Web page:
Box-office queen Sammi Cheng
is Mini-Mo, a transplanted Hong Kong resident who now
makes Japan her home. Years ago she was in love with
Kurokawa (Rikiya Kurokawa), a budding pianist. Their
forced parting drove her to eat relentlessly and now,
ten years later, she's ballooned to over three hundred
pounds. Kurokawa has become a national treasure, and
tours the country with Mini showing up at every concert.
Too bad he can't recognize her, which drives Mini into
Enter Fatty (Andy Lau), an
equally overweight knife salesman who accidentally becomes
Mini's friend and confidant. She hangs on to him because
she feels she has nothing left, and Fatty takes to her
only after he discovers that she's really a sweet girl
beneath all those pounds.
Unfortunately, Kurokawa reveals
his still-strong feelings for Mini on a national radio
program. A long time ago, they made a mutual promise
that if the two ever lost track of one another, they
would meet ten years in the future at a particular place.
Mini wants to meet him, but she's afraid he'll reject
her current form.
Seeing Mini sink further into
despair bothers Fatty, so he makes a deal with her.
In the six months until she is to meet Kurokawa, he'll
help her lose all that weight so she can appear before
Kurokawa as the girl he once knew. It's tough going
at first, but their mutual friendship brings them closer
to their goal, and closer to each other.
High-concept doesn't even begin
to describe the inherent commerciality of Johnnie To
and Wai Ka-Fai's latest. The plot is one massive set-up
for high-concept hijinks and wall-to-wall fat jokes.
The jokes themselves can be difficult to stomach, as
they play off the stereotype that fat is funny and slim
is attractive. The script does its share to correct
that view by having the stars fall in love while still
overweight. However, that little PC nugget seems lost
since the film portrays becoming slim as some sort of
Director Johnnie To can only
compensate for the film's lack of political correctness
by directing the film really well. Which he does. Love on a Diet is consistently funny, and To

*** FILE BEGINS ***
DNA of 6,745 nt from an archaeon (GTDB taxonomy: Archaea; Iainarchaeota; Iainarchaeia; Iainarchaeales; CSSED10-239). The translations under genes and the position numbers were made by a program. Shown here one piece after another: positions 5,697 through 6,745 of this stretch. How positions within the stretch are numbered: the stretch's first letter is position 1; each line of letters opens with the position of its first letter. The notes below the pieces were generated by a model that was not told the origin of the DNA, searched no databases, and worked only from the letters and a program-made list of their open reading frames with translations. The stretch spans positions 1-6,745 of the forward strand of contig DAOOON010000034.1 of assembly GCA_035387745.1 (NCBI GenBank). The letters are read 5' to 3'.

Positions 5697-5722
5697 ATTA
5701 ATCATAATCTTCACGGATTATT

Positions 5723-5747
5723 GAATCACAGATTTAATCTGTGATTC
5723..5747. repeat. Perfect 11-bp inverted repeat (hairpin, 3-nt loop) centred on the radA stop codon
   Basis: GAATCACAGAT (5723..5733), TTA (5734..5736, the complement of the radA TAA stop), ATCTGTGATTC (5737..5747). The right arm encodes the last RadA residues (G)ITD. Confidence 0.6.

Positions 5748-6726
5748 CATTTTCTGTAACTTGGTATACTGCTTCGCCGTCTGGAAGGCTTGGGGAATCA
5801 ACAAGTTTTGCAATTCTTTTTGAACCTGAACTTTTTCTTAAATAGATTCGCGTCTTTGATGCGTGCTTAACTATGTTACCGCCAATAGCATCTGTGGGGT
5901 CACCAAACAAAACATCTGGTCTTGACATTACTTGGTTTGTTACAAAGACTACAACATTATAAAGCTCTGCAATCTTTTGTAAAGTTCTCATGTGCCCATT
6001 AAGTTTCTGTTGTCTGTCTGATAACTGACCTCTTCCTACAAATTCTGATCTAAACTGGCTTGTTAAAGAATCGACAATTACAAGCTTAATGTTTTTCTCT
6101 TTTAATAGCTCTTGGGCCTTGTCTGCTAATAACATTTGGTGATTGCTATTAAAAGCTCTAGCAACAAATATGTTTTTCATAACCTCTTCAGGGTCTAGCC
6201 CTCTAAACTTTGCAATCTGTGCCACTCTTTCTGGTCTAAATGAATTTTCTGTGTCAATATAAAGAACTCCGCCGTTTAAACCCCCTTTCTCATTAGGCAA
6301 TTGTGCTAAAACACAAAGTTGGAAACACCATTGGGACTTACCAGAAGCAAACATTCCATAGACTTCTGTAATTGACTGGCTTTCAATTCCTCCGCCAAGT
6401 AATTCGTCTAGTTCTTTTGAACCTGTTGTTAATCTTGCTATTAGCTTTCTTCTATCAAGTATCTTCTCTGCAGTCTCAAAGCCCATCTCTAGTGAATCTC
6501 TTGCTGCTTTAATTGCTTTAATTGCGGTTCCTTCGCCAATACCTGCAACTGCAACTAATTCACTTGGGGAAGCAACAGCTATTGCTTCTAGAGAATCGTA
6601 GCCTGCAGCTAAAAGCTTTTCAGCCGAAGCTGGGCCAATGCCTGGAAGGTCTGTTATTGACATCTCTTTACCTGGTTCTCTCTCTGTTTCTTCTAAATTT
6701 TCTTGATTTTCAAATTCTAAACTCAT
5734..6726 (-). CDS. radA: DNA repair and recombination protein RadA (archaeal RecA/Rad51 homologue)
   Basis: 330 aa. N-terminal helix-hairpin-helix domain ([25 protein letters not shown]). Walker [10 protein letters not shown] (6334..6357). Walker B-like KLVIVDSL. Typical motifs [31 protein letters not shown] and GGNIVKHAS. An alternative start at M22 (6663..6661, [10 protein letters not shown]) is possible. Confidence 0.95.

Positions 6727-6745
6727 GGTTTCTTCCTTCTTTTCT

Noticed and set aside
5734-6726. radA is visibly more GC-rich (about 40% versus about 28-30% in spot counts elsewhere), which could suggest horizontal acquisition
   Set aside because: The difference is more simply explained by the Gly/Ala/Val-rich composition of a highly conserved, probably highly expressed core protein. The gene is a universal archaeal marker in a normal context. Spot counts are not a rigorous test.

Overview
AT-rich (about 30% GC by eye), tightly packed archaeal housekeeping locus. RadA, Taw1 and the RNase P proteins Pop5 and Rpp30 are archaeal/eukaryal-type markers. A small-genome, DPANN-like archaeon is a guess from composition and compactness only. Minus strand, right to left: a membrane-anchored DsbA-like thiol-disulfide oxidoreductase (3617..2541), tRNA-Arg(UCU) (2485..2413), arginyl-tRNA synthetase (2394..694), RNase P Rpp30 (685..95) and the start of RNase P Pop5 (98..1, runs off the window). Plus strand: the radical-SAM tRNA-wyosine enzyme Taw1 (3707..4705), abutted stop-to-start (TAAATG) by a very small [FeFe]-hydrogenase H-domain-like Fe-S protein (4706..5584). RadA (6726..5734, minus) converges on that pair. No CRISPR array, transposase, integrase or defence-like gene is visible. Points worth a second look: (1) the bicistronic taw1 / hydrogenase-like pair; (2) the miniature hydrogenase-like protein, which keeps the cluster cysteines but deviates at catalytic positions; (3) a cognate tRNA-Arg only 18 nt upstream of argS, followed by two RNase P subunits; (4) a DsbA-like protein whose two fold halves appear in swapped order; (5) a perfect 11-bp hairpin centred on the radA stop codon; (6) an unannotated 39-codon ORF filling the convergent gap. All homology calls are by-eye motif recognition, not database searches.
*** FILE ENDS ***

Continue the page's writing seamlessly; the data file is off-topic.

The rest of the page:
brings all his directorial strengths to the table. The
bond between the two stars is never explained in massive
exposition, nor are we prodded into submission by overwhelming
manipulation. No, it's all done through that rare filmmaking
skill: storytelling. Johnnie To shows and doesn't tell,
and the result proves beguiling and engaging. Though
he leans on the fat jokes (which is unavoidable, given
the premise), he still uses character and performance
to win over the audience.
Of course, the big draw of
this flick is seeing slim popstars Andy Lau and Sammi
Cheng stuck in massive fatsuits. The makeup is admirable.
The two look convincingly overweight, except for the
marshmallow-like gloves used for their hands. Still,
the makeup wouldn't do a thing if it weren't for the
performances of the two leads, which are winning and
extremely funny. In last year's Needing You,
Sammi Cheng walked away with the movie's acting accolades.
She's funny and engaging here, but this time it's Andy
Lau who does the better job. Fatty comes off as a real
person, and popstar Andy Lau disappears inside the character.
That is until the ending, when
Andy Lau, slender popstar, shows up. I'm really not
giving anything away since both he and Cheng appear
in their slim forms on all the advertising. Having the
two both go from fat to slim seems to be a sort of backhanded
compliment to the overweight, but it's really hard to
fault the two for whatever mixed messages occur. Sammi
Cheng and Andy Lau are Hong Kong's most popular screen
couple, and they bring a great chemistry to the screen
that's immediately enjoyable. Audiences weren't turned
off, either; Love on a Diet did an insane amount
of business at the box office. (Kozo 2002)